Forensics class processes mock crime scenes to end first unit


Olivia Oliver, Website Editor

This week, parts of the high school became ground zero for several grisly crimes. Rest assured, no actual crimes occurred. Instead, science teacher Danielle Myers set up multiple mock crime scenes for her Forensics class to process as part of their very own “CSI Units.” 

Students had to process an assigned crime scene in one class period. To do so, they used various skills that they practiced beforehand in order to document and process the actual scene. For junior Sophie Culver, this included putting herself in the shoes of an investigator.

“Our crime scene was a sexual assault. We had to go to a different room in the school and walk in completely unaware of what was going on and think about what somebody in that position would do,” said Culver. “We had to take measurements, we had to collect evidence, we had to take notes and do everything that entails [processing] a crime scene.”

These tasks had to be done by the time the bell rang for the next class period. In the last several classes, students practiced on small “table top” crime scenes in order to hone the skills they needed to meet this short – but necessary – deadline.

“We spaced it out using our table top crime scene scenes so that we could learn the process, but often times we’re given a very limited amount of time as a CSI unit to go in and process a scene. We can’t spend days and days on a single crime scene,” Myers said. “You have to be able to make sure that you’re organized, you get in, you get what you need and you get out. The crime scene could be in the middle of a road, so we can’t just cordon that off for hours and hours on end.”

Despite the deadline having been the biggest concern for most students, Myers believed that it could be the part they enjoy the most.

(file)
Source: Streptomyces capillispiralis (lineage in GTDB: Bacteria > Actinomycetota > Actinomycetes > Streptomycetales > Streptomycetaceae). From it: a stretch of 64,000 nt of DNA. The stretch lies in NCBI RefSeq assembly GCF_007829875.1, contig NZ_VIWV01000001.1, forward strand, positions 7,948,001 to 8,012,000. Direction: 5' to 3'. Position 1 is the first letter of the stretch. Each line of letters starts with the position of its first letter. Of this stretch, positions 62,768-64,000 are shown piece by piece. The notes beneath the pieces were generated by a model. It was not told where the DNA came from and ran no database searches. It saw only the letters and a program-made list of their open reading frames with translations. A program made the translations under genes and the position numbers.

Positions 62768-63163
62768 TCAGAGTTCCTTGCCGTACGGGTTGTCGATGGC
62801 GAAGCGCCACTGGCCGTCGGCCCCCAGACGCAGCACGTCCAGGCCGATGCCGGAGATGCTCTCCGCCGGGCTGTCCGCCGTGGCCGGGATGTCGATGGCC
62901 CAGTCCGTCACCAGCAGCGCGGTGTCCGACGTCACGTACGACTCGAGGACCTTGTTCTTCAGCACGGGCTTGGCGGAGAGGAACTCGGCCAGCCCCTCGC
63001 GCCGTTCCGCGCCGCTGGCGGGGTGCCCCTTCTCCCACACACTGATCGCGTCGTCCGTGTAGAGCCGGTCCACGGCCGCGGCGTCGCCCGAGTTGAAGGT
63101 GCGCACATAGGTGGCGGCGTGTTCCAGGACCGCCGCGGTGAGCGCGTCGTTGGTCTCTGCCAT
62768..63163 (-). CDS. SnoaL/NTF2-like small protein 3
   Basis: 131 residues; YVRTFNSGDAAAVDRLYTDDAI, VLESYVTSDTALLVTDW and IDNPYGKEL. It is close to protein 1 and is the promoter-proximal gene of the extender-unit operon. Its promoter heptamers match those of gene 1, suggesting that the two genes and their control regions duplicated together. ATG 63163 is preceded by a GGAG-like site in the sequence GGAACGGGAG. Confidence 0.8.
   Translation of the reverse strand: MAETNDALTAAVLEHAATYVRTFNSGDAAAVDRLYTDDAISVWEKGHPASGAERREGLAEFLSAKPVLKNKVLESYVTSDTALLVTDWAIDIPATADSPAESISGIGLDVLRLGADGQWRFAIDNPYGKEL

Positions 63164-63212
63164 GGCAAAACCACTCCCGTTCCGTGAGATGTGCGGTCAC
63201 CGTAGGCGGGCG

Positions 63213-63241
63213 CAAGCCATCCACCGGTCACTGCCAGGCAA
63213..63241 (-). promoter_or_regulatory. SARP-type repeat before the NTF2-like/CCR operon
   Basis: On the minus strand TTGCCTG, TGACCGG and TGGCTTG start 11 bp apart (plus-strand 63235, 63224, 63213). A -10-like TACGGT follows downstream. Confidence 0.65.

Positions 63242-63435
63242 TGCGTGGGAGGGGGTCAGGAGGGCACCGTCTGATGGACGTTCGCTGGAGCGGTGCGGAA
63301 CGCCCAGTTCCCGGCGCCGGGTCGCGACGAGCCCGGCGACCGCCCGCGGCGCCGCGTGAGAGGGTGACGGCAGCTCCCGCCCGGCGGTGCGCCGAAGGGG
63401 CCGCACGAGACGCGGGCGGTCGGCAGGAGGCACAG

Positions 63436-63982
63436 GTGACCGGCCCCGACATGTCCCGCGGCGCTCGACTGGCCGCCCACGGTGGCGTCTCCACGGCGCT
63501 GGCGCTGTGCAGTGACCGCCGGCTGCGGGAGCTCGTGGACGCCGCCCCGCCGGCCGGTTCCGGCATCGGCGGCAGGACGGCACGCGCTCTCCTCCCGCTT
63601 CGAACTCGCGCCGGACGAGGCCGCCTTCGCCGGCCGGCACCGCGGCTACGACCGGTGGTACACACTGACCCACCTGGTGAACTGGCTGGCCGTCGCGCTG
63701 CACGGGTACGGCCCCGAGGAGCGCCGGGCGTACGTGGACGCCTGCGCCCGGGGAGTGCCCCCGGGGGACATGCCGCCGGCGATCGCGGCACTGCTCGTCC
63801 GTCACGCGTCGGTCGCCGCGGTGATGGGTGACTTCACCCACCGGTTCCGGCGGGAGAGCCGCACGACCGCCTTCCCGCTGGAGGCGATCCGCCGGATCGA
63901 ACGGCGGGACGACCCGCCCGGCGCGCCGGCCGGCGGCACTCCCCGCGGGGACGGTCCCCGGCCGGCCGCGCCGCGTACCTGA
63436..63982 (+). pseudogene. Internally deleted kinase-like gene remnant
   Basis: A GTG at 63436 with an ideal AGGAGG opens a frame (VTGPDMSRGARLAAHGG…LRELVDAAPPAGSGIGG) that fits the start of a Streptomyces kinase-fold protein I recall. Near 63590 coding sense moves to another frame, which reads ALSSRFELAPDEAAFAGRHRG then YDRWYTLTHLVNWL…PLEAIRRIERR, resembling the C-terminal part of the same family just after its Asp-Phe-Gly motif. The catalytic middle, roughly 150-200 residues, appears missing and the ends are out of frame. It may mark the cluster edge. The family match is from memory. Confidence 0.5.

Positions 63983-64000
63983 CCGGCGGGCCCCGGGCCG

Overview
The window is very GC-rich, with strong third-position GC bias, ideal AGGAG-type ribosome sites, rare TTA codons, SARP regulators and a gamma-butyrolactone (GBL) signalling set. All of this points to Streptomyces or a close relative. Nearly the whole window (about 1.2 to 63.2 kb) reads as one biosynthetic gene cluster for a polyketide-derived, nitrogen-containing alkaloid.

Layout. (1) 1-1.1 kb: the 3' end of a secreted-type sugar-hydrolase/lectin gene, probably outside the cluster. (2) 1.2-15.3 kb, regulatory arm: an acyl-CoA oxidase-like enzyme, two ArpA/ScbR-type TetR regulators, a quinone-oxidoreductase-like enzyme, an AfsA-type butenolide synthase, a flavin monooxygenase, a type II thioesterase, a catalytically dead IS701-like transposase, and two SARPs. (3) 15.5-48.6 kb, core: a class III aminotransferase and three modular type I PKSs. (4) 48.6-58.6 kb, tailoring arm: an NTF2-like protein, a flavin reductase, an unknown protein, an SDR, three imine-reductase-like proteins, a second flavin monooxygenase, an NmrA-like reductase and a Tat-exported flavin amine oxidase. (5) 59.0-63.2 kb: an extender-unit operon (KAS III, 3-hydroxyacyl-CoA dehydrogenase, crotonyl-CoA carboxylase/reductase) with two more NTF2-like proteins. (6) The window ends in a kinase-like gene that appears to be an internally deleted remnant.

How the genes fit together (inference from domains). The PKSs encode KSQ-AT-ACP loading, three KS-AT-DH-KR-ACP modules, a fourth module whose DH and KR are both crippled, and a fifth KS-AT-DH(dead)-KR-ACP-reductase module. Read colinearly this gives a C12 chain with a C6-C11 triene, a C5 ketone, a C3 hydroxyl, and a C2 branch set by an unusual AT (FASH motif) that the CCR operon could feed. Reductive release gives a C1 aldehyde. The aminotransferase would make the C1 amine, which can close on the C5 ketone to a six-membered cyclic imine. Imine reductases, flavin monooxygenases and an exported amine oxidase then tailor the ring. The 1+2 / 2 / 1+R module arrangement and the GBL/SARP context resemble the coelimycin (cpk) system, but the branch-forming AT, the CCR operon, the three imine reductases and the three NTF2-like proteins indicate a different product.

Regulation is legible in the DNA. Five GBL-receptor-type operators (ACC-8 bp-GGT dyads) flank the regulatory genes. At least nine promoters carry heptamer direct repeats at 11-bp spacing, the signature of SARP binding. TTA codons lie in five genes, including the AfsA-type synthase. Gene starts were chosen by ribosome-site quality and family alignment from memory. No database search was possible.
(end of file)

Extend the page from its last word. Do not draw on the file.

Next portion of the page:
“Honestly, I think that they’re going to enjoy the crunch. They’re going to feel that time constraint and they’re going to be able to identify why what we did with the tabletop was so important,” Myers said.  “[We did that] so that they could really get used to what it’s like to photograph and what type of photographs you have to take, and how long it takes to measure a crime scene and how it really does require the entire team working together in order to meet their deadline.”

This window of time was an added stressor to the evaluation, but according to Culver, it did in fact bring her unit together and push them to meet the deadline with even some time to spare.

“There was definitely a lot more pressure since we had 3 or 4 class periods to get [the tabletop crime scene] done and we only had one,” Culver said. “But it was really cool to see how we divided the work up, were able to get all that work done in one period and not be stressed about it and still have fun. We got everything done so it was pretty amazing.”

The teams were comprised of three to four students, and it was recommended that certain jobs be delegated in order to get everything done on time; the most important factor, however, is getting everything done right.

“I think the biggest challenge for students will be not missing anything because once the class period ends, their crime scene is done. It’s going to go in and it’s going to get wiped,” Myers said. “So [that means] making sure that they’re taking all the measurements that they need, finding all the evidence that is pertinent in their crime scene, and making sure that it’s collected correctly.”

The scenes range from homicide to a drowning to a domestic disturbance and more, each with different evidence, suspects and locations. Despite the stress and limited window of time, the opportunity to put their skills to the test and get experience with a realistic scene was worth it.

“I thought it was really cool to actually put yourself in the position of what a person in a crime scene would have to do, how they have to act and all the different procedures that they had to take care of,” Culver said.